“Official Conduct” – More on Excusing Board Members From Voting

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Frayda Bluestein

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My recent posts have discussed the limited bases upon which city and county board members may be excused from voting, and the lack of clarity in the statutes about how this should be done. So far, I’ve mostly focused on the statutory provisions dealing with matters involving consideration of a board member’s “own financial interest.” The other category in the city and county voting statutes is matters involving a board member’s “official conduct.” What kinds of questions might allow a member to be excused from voting under this category? There is no case law interpreting this provision. I can think of two possible scenarios in which this provision might come into play. The first scenario could come about when a board decides to officially express its disapproval, as a board, of something a board member has done.  The scope and nature of sanctions a board may impose on one of its members is somewhat unclear (a topic for a future blog post). There is certainly authority – either pursuant to a local policy or even without one – for a board to initiate a vote of censure or other process that amounts to an expression of disapproval by the board. In such a case, the board would be voting to express its collective view about an action of a particular board member, so the question before the board would be a matter involving that member’s official conduct.

A second scenario might be a vote on whether to excuse a member from voting on a matter involving his or her own financial interest – the other ground stated in the statutes. The vote on whether to excuse the member because of an alleged financial interest would appear to be a matter involving that member’s own official conduct (i.e., the conduct of voting or not voting on the matter) although in this case, it’s conduct that hasn’t yet occurred.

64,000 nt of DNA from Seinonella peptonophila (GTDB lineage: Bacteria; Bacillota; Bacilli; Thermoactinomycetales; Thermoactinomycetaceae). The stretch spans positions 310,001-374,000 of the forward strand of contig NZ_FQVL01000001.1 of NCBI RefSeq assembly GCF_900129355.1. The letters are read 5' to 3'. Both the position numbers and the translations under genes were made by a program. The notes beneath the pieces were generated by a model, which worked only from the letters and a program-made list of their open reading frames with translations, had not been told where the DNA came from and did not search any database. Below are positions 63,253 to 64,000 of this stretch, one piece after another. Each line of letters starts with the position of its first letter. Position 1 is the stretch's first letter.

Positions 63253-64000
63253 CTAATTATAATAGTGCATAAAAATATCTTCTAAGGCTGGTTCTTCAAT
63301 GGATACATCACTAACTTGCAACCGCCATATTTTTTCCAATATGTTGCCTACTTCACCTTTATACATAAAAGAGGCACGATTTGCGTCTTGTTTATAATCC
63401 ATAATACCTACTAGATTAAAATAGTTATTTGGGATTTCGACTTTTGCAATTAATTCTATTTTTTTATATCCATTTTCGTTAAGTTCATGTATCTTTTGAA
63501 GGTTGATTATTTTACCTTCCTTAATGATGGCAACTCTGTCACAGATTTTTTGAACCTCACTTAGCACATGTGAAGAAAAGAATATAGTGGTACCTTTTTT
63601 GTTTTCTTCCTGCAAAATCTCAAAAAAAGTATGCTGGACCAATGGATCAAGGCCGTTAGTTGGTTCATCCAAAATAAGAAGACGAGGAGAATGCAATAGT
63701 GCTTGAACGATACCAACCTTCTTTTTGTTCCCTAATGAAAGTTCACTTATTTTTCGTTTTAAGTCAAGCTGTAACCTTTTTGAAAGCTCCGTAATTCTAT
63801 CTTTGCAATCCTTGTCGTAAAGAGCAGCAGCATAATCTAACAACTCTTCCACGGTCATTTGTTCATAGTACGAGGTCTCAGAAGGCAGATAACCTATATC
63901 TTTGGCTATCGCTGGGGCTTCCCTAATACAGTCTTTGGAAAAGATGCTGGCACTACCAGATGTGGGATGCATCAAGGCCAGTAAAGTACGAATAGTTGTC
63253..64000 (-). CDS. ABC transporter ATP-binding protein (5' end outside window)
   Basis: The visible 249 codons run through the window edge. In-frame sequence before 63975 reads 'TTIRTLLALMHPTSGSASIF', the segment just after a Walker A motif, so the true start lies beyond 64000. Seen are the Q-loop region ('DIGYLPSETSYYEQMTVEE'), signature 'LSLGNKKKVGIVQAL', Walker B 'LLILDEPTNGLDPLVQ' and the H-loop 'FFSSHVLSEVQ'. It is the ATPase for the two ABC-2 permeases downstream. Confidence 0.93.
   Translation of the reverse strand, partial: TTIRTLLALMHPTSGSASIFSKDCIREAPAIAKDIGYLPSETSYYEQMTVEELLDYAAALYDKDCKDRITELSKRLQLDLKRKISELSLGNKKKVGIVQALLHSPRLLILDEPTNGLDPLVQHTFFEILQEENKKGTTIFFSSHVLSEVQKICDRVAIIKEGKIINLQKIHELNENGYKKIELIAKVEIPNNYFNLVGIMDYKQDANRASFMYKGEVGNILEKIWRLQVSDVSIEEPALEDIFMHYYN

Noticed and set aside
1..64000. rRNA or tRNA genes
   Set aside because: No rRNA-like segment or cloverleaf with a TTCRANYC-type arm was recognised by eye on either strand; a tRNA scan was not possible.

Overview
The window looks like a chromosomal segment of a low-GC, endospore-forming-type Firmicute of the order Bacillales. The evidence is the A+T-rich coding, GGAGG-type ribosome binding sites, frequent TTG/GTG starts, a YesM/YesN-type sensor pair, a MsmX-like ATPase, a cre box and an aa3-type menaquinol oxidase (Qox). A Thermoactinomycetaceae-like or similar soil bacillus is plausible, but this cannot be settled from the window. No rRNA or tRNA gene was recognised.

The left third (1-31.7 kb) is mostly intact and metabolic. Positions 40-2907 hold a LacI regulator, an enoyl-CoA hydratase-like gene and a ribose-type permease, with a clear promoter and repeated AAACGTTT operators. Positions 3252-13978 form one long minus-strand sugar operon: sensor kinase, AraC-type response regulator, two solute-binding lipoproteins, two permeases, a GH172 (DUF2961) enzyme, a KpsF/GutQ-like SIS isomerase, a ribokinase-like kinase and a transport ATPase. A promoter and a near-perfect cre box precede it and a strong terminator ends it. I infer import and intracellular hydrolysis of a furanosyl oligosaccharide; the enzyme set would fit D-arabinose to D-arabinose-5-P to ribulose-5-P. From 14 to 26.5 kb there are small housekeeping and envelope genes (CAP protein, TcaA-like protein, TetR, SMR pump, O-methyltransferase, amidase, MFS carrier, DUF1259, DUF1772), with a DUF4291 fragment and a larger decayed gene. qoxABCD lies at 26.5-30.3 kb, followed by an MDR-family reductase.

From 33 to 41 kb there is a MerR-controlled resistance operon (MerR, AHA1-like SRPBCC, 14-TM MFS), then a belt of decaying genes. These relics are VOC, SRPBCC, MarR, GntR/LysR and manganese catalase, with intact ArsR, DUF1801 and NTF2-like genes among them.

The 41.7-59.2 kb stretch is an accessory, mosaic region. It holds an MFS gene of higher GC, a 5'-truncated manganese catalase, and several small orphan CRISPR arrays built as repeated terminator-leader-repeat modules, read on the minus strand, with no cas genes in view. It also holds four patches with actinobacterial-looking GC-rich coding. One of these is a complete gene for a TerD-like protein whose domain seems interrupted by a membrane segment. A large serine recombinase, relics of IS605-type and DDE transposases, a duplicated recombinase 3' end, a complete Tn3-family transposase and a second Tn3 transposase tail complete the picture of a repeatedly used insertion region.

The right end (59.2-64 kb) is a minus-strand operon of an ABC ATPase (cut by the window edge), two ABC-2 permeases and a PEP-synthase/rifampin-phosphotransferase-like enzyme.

It’s easy to see that the question of whether the member with the alleged financial interest can vote on whether he or she should be excused can become an endless loop. As noted in my last post, there are a few different options for the process of excusing a member from voting. Assuming that the purpose of the statutes is to preserve the integrity of the voting process, while at the same time imposing on board members an obligation to vote on most issues, it seems appropriate for the member not to vote in either of these two circumstances. It seems possible that in a case of censure, and in some cases involving financial interest, the affected board member may want to assert his or her right to vote. On the other hand, it may be most practical and true to the purpose of the statute for the board to be able to vote on these matters without the affected board member’s participation.

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2 Responses to “Official Conduct” – More on Excusing Board Members From Voting

  1. Bill Duston says:

    Ms. Blaustein:

    Something that I witnsessed 10+ years ago, still remains unanswered to this day:

    Should an elected official have recused himself from voting on a matter when the property in question belonged to his father? The rezoning request was signficant…it involved a large (100+ acre) tract that would have rezoned the property from a residential to an industrial zoning district.

    • Thanks for the comment. I think this comes up often. In order to be excused from voting on a rezoning, the board member would have to have a financial interest. The family relationship alone would not be a basis for being excused from voting under the statute. A recent addition to the statutes specifically addresses voting on zoning amendments. G.S. 160A-381(d) says that a governing board member shall not vote on a zoning map or text amendment “where the outcome of the matter being considered is reasonably likely to have a direct, substantial, and readily identifiable financial impact on the member.” This is consistent with the limitation in the voting statute. So, awkward as it seems, even a close family relationship, without any direct financial connection, would not be enough to override the basic duty to vote. Quasi-judicial land use decisions require impartiality, which includes a wider range of interests than just financial impact. That standard is incorporated into G.S. 160A-388(e1), which probably hadn’t yet been enacted when your scenario took place.

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